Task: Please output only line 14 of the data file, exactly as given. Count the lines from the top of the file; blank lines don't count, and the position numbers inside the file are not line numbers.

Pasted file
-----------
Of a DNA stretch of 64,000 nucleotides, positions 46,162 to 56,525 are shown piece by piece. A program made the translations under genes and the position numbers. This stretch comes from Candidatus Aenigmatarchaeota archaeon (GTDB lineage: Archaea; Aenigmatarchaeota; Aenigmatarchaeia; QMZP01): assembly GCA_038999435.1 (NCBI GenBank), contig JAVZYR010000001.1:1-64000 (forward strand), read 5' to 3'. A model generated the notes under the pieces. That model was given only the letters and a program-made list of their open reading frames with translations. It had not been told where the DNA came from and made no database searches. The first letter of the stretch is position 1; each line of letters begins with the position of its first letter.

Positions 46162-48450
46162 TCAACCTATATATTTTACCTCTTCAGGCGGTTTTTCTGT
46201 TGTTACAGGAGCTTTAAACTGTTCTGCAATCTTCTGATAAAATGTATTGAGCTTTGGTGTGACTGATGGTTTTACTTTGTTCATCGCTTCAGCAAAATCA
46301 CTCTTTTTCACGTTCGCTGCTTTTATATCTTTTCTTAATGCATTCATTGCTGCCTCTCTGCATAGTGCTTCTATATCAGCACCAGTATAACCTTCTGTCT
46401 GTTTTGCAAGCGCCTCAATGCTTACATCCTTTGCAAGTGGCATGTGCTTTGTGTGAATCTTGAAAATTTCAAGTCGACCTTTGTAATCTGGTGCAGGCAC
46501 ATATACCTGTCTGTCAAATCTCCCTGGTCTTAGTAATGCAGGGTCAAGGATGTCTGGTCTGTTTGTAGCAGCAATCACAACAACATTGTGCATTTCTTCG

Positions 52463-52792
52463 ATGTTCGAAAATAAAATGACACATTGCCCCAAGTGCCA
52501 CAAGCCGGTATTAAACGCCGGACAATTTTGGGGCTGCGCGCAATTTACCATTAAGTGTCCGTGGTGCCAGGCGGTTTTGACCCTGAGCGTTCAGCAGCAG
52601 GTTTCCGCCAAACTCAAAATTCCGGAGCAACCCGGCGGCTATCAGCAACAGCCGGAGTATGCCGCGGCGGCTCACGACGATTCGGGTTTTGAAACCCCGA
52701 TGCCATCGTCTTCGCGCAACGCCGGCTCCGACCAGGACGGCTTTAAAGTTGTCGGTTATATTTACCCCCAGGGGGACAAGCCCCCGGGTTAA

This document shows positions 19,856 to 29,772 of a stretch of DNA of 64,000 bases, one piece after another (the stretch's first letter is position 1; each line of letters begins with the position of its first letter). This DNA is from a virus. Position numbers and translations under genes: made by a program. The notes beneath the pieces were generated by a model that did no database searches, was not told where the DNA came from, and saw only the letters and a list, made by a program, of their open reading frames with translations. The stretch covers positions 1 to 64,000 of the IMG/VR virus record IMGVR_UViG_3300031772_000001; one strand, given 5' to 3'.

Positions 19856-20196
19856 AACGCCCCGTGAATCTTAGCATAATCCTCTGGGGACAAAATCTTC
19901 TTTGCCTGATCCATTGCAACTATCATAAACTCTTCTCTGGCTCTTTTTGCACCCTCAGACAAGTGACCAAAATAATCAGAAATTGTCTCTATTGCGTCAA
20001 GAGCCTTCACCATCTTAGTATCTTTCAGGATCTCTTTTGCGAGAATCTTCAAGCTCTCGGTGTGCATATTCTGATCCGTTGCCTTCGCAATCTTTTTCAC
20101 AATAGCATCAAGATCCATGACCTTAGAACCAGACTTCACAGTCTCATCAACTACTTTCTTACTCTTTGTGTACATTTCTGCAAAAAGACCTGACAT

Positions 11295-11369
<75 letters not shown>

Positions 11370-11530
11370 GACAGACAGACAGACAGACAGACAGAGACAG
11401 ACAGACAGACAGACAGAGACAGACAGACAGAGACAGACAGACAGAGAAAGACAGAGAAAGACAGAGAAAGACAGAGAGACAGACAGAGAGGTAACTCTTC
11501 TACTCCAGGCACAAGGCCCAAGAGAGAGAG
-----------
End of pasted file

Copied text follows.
Positions 19856-20196